With recent data on the economy suggesting higher than expected levels of consumer confidence, and opinion polls indicating that the Liberal-National opposition are still a long way behind in two-party support for the major parties, prime minister Kevin Rudd must be sorely tempted to go to an election sooner rather than later.
The Australian prime minister can consider a couple of ways in which early federal elections can be called. One way is for the prime minister to request an election from the Governor General.
The constitution dictates that parliaments may run for a maximum of three years, but there is no stipulated minimum time a parliament must run before a prime minister can ask for an early poll.
Having the parliament dissolved by the Governor General under the auspices of Section 57 of the Constitution is another way of bringing on an early election.
In this instance, a prime minister would need to have a parliamentary bill defeated in the Senate twice over a three month period before being in a position to inform the Governor General of the need to invoke Section 57.
In such a circumstance, both the House of Representatives and all of the Senate would be dissolved and all vacant positions would be up for election.
Section 57 has an additional, if rarely used mechanism.
If the government is returned at a double dissolution election, it may send the bill (or bills) that caused the election to be dealt with at a Joint Sitting of the parliament.
The government would expect to be able to get its legislation passed as its lower house majority would easily overwhelm the opposition numbers in the upper house.
All of this is very relevant to Mr Rudd as he prepares for the next parliamentary session at which his Emissions Trading Scheme (ETS) – the centrepiece of the government’s climate change policy – seems destined for defeat in the Senate.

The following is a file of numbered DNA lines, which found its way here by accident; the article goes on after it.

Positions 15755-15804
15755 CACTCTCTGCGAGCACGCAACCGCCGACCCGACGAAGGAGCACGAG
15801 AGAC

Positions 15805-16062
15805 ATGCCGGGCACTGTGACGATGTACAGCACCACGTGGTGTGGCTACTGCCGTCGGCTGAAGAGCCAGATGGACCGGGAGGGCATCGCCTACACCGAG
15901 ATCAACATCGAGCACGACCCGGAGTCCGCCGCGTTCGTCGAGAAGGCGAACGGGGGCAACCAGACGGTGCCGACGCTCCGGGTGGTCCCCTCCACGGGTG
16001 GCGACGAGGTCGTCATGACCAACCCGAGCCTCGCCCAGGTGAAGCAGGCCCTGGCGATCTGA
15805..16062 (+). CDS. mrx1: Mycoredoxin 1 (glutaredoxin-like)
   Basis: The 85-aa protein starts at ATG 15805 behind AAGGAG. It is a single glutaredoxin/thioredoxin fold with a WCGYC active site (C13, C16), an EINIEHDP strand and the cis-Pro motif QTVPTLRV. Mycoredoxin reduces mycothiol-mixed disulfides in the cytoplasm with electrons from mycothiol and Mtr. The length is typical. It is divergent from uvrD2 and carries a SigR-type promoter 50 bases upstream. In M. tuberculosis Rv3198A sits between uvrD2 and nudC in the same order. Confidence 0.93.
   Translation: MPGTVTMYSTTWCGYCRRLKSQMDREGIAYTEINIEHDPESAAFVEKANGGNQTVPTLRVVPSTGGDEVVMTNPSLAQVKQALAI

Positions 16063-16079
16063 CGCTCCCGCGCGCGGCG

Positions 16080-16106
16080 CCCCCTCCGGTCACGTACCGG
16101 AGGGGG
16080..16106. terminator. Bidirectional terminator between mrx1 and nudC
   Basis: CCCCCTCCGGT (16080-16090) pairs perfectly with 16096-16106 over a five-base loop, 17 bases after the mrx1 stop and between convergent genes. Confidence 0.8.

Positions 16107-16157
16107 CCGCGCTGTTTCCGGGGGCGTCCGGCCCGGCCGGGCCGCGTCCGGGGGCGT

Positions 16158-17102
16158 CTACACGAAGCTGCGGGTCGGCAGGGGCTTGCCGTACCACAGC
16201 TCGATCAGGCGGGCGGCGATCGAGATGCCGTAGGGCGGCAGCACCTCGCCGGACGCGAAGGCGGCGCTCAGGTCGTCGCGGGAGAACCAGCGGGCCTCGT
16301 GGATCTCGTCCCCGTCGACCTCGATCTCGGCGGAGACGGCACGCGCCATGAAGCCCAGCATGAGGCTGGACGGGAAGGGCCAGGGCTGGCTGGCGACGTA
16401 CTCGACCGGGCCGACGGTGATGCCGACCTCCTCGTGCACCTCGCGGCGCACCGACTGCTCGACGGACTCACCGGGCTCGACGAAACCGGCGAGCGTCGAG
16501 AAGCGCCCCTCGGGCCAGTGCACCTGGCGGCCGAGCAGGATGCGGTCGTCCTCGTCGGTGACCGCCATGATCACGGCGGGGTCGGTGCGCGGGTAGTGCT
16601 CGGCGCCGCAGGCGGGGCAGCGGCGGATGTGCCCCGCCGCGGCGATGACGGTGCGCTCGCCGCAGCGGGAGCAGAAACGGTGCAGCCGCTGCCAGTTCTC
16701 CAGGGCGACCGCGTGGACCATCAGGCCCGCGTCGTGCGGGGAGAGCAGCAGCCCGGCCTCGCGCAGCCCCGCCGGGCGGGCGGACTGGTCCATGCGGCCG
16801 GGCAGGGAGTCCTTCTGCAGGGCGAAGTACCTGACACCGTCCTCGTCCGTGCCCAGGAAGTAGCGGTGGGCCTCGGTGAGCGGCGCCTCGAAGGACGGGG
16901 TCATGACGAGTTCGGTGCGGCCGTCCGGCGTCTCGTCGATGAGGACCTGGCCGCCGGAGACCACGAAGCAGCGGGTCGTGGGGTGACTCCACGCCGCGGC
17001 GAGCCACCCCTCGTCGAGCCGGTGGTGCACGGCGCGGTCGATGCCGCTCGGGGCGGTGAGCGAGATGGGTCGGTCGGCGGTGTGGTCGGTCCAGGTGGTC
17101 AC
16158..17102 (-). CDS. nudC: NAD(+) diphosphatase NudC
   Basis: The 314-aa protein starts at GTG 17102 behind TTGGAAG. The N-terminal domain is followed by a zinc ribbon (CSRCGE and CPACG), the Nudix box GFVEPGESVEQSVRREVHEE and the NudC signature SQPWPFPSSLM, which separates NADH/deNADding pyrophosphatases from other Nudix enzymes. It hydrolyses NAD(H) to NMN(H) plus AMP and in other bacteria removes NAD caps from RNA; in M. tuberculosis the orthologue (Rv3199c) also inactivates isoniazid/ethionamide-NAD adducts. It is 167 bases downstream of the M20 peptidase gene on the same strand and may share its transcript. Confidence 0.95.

A defeat for the ETS could thus become the trigger for the commencement of the double dissolution process.
Would Mr Rudd consider a double dissolution election?
One of the dangers of an election occurring for all of the Senate (instead of the usual half-Senate election) is that the share of the vote needed by political parties to win a seat in the upper house falls to a little less than 8 percent.
This greatly increases the chance of a minor party of winning a Senate seat.
Given that Mr Rudd has had a lot of difficulty with minor parties such as the Greens and especially Family First in his dealings with the Senate thus far, it seems unlikely that the prime minister would want to do anything that might enhance their chances of being returned or increasing their numbers.
Were Mr Rudd to allow for a normal half-Senate election, some of the problems he has had with the Senate would be resolved anyway.
The next half-Senate election would see those senators elected in 2004 defending their seats, and it seems highly unlikely that Family First’s Steve Fielding would be returned.
The Liberals would also lose at least one seat in Queensland where, in 2004, they needed Pauline Hanson’s preferences to win their third seat.
The only reason why Mr Rudd would go to a double dissolution would be to utilise the Joint Sitting mechanism to get his ETS program through the parliament without any amendments demanded by either the Liberals or the Greens.
An early election should still be expected, but whether or not this will be a double dissolution election will depend entirely on how committed Mr Rudd is to a government-designed ETS free from alteration at the hands of the opposition parties.